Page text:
Take the cover of the 1991 Nirvana LP. It showed a baby swimming underwater. That was a great time for pictures of babies swimming underwater.
Paperback bestsellers were written about blowing in a baby’s face and dunking them in a pool or the sea, where they swam happily to the surface.
The nameless babies on the front of those paperbacks must now be given furiously to think by the lawsuit taken by the Nirvana baby, whose name was Spencer Elden.
Elden, now 30, wants monetary damages because the shot showed his penis, ergo — according to Elden — means it was child pornography.
Elden isn’t suing for financial exploitation or invasion of privacy or unsought fame, although it’s fair to predict that many lawsuits in future will come under the first two as a way of coping with the third.
The adoptive daughter who appeared in many of Crawford’s pictures at the end of the seventies wrote a memoir of an horrific childhood entitled.
That memoir would suggest that the offence caused by the widely-promulgated photographs was minor, compared to the daughter’s wider suffering.
But those photographs spoke to a continuing reality: that babies and children can soften a public image and give a new lease of life to a celebrity whose fame is waning.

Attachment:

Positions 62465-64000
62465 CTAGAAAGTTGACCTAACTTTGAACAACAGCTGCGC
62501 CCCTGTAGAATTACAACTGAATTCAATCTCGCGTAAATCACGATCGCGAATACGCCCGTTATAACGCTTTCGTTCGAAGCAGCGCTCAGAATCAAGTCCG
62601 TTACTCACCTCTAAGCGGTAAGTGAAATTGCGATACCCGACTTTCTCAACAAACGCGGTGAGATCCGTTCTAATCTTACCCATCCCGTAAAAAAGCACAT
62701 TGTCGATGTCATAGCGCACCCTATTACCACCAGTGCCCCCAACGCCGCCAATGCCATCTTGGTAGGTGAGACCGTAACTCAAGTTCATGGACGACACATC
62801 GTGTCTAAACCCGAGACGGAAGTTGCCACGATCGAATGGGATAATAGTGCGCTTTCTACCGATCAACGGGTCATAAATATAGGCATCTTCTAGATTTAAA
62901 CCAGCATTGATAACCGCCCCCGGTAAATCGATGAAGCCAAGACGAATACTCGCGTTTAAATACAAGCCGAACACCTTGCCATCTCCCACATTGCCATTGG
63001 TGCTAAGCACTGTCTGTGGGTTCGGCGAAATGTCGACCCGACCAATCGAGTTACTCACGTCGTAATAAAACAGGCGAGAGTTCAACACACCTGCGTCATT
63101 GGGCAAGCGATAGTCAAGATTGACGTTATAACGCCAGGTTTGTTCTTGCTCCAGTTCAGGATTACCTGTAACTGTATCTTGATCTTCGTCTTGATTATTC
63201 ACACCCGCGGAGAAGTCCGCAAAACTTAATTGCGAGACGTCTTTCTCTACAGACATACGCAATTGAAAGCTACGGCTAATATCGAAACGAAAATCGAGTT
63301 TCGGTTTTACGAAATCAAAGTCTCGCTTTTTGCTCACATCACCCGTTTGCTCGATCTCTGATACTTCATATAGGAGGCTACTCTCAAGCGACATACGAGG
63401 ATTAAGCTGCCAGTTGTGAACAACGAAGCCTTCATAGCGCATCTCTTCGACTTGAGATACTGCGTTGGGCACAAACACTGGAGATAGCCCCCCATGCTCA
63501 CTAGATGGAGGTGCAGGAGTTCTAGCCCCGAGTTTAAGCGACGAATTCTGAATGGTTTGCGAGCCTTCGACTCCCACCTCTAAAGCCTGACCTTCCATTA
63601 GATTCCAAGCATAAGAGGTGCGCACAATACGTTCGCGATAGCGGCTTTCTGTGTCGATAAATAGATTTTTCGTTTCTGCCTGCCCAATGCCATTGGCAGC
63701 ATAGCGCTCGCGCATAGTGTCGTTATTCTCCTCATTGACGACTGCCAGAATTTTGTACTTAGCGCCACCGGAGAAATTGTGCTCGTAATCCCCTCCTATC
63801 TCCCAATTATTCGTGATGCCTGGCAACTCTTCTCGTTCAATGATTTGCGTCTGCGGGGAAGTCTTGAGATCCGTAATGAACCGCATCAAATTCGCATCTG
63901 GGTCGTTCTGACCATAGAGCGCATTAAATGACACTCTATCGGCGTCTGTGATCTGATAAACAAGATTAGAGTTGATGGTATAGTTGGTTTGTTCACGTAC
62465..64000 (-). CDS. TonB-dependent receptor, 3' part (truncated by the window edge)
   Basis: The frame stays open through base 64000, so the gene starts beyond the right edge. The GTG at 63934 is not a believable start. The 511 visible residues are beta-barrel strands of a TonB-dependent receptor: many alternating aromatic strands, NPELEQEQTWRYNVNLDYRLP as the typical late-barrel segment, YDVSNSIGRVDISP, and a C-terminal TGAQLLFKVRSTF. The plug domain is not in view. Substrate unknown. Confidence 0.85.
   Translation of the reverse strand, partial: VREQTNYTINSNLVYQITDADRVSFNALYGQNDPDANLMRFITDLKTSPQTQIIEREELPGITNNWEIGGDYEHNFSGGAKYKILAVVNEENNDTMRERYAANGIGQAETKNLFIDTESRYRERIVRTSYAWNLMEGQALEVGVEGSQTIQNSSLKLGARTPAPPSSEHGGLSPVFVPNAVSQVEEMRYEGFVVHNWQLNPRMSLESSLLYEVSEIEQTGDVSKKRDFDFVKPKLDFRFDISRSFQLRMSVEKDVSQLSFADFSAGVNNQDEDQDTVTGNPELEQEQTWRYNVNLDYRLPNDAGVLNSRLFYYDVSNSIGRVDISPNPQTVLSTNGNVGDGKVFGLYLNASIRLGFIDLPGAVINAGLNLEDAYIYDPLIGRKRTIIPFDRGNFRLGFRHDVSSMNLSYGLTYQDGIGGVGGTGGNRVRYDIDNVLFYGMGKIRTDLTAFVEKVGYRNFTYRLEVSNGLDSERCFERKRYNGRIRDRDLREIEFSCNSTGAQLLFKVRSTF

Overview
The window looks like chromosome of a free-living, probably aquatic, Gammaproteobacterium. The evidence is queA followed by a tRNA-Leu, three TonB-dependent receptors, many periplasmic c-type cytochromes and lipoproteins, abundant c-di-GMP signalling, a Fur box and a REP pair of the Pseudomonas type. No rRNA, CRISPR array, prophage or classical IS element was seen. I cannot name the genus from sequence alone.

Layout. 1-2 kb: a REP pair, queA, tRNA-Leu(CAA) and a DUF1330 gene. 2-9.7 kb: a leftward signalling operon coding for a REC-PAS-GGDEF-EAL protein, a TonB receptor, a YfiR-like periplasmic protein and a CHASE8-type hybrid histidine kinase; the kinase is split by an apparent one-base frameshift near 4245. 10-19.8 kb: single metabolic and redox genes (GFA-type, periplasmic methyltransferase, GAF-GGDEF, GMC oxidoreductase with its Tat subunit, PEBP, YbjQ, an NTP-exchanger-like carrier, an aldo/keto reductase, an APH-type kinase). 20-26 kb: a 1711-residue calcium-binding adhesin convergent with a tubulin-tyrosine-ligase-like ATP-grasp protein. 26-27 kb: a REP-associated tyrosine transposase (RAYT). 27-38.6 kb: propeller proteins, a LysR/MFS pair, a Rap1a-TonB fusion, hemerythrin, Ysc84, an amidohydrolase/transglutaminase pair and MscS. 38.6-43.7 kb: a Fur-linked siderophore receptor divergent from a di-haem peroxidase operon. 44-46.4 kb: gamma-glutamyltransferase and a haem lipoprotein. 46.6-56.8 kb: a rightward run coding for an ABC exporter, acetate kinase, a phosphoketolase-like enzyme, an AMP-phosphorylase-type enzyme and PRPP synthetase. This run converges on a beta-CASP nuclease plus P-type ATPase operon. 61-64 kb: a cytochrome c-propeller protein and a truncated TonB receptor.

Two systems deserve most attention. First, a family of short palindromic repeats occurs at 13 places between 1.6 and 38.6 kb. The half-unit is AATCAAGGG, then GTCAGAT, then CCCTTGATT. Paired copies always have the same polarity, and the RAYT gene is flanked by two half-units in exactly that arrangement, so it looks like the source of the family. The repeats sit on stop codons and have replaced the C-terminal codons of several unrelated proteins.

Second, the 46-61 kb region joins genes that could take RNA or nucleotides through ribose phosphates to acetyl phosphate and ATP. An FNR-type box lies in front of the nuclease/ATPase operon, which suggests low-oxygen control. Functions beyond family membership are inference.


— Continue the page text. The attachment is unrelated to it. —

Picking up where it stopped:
The children, for the most part, are thrilled to be photographed and to see themselves in a magazine or on Instagram.
It’s only much later that some of them, possibly a minority of them, resent how they were used.
They gave no permission for their parent or parents to share the images of their childhood, and even if those images are nothing like as invasive as those of baby Elden, even if nobody made any money out of the deal, the principle is the same.
The principle being that their privacy was invaded for a purpose they could not comprehend at a time when they couldn’t make an informed judgement to accept or reject this invasion.
We now have laws about privacy and a state body, related to EU institutions, which actively intervenes to hammer home the rights and wrongs of data use. So we know for example, the dangers of being asked by your employer if you have been vaccinated.